Judge orders Mel Reynolds to find new home away from children

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A judge ordered former congressman Mel Reynolds to find a new place to live or be sent to jail because of a previous conviction. (WLS)

A judge has ordered former congressman Mel Reynolds to find a new place to live or be sent to jail. Reynolds is not allowed to live near children because of a previous conviction.

Federal Judge Maria Valdez issued a ruling approving Mel Reynolds' lodging for the night just before 4 p.m.

During his arraignment on the misdemeanor charge that he failed to file four years of income tax returns, pre-trial services pointed out that Reynolds, who was convicted 20 years ago for having sex with an underage campaign worker, should not be living at the South Side address where he slept last night because the house is within 500 feet of a school, which is a violation of state law even though Reynolds is not listed as a registered sex offender.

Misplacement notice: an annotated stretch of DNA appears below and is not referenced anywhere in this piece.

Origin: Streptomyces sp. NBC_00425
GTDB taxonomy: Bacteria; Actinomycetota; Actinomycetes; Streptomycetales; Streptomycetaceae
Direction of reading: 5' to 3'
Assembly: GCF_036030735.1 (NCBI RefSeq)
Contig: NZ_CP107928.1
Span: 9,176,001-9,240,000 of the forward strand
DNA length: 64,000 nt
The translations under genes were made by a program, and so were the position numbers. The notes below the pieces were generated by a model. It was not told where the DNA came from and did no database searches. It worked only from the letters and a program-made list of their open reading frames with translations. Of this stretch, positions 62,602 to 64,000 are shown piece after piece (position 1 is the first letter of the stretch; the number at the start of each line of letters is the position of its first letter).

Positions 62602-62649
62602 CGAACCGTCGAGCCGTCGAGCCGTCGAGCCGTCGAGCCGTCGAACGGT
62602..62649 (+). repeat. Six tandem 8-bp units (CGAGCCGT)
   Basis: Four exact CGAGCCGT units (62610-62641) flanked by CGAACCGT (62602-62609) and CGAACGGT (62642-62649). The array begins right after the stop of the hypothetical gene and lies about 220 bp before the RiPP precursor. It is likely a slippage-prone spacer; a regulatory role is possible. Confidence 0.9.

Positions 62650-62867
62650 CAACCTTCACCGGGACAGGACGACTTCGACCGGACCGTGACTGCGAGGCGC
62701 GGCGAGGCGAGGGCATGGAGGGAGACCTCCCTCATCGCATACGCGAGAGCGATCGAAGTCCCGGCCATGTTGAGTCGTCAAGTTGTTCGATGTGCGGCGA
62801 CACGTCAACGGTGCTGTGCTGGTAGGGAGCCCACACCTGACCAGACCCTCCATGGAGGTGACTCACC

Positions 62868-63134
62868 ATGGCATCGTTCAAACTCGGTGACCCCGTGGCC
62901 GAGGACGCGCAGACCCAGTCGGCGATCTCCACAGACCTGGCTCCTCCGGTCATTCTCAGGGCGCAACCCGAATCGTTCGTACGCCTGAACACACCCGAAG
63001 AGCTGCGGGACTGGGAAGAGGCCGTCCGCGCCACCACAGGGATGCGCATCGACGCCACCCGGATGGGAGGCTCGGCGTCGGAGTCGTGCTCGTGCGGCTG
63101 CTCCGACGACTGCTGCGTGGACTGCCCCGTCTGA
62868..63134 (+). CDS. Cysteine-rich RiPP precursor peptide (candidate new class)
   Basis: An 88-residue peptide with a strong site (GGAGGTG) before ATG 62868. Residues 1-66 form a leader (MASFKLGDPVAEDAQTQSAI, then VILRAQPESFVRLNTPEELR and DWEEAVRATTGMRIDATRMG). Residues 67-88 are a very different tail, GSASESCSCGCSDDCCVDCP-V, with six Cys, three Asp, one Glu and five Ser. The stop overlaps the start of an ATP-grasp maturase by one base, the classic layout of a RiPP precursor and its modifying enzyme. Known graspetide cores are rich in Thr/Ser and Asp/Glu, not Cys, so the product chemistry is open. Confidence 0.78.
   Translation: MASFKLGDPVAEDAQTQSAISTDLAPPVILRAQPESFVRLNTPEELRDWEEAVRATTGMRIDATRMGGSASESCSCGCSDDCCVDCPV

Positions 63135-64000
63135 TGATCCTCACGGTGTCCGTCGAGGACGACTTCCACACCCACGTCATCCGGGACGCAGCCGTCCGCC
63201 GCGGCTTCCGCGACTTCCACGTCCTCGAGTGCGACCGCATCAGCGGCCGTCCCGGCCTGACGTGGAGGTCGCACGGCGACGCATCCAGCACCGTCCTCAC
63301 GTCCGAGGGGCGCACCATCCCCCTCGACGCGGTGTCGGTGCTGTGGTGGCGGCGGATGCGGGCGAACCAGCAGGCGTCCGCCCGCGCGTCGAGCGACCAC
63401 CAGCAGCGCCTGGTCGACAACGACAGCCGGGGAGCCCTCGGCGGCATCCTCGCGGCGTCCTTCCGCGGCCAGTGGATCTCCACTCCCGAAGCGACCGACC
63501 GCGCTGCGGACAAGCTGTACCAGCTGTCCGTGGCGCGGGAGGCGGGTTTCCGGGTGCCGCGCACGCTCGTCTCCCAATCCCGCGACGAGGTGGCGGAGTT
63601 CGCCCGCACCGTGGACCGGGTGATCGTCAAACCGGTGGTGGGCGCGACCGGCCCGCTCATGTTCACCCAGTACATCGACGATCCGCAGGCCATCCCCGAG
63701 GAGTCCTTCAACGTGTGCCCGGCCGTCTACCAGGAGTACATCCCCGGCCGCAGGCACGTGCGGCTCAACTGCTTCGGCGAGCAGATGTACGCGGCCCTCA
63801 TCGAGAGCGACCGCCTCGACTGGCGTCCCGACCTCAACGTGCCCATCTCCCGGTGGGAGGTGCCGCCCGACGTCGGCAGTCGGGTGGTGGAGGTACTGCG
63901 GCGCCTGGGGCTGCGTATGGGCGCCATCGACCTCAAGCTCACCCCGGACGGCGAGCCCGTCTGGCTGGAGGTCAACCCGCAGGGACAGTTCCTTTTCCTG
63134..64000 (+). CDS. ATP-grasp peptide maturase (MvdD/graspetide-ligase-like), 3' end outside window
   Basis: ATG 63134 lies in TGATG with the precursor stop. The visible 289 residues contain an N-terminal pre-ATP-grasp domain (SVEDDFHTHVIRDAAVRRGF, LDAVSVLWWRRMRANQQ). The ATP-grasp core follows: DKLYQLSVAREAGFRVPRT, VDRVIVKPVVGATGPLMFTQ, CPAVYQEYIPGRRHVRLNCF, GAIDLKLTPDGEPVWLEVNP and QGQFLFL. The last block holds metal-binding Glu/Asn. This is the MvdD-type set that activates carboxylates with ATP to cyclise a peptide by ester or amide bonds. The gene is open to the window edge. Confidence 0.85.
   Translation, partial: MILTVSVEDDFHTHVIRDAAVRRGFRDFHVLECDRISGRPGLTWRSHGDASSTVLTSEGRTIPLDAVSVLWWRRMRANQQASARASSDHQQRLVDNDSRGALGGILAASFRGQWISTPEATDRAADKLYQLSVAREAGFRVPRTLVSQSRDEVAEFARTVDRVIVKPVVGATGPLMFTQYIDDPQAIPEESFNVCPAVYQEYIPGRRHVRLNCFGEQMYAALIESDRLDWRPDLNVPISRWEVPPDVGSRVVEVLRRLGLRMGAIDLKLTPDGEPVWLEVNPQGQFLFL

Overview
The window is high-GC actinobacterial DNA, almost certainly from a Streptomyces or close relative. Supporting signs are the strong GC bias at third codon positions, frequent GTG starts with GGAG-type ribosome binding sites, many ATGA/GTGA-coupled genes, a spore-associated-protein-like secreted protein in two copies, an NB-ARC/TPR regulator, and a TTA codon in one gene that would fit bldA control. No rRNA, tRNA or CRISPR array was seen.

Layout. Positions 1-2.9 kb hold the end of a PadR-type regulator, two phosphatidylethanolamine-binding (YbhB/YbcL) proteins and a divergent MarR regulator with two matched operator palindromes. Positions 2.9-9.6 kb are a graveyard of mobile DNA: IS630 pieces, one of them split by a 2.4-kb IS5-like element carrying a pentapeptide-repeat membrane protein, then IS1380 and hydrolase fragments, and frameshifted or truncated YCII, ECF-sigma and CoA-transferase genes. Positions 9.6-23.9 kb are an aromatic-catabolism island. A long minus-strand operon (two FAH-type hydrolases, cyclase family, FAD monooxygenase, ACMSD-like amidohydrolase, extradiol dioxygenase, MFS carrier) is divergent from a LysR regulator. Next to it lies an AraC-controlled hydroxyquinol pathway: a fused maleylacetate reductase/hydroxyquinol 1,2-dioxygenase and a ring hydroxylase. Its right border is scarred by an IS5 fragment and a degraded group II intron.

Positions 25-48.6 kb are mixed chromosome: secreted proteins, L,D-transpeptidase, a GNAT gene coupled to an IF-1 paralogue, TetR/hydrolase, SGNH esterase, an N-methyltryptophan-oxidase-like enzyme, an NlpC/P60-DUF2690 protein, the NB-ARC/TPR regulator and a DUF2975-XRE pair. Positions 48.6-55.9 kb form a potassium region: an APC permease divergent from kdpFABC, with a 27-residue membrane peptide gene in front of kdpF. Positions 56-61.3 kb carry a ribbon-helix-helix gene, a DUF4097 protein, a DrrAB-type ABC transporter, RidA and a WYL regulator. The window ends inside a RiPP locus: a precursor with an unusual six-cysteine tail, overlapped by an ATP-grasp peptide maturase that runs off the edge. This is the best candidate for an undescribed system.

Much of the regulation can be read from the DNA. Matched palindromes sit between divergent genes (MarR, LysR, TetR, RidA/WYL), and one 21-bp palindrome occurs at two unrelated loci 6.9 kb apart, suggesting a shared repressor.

"How is this justice?" Reynolds wondered. "For 20 years, what laws have I broken in 20 years? Doesn't your conduct, your positive conduct, mean anything?"

"The only one that made an issue is Pre-Trial, but now that Pre-Trial has made an issue the court has an issue obviously the court has to listen," said Reynolds' attorney Richard Kling.

Following the 1995 sexual abuse conviction, Reynolds spent two and half years in a state prison, then another three and a half years in federal custody after he was found guilty in an unrelated campaign and bank fraud case.

Then last year, he was jailed several days in Zimbabwe, East Africa, for allegedly having pornographic images on his cell phone. Those charges were eventually dropped.

Kling would not say where Reynolds will spend the night. He is due back in court Thursday at 2 p.m., at which time he'll have to provide a more permanent address where he will reside for the duration of his trial.

"At two o'clock she will official enter the conditions of bond, which have to be approved be Pre-Trial," Kling said.

Reynolds claims federal investigators are piling on in the tax case because he is African-American.

"This is indicative of the racist criminal justice system in America," he said.

Related Topics:
politicstrialtax evasionChicago - Downtown
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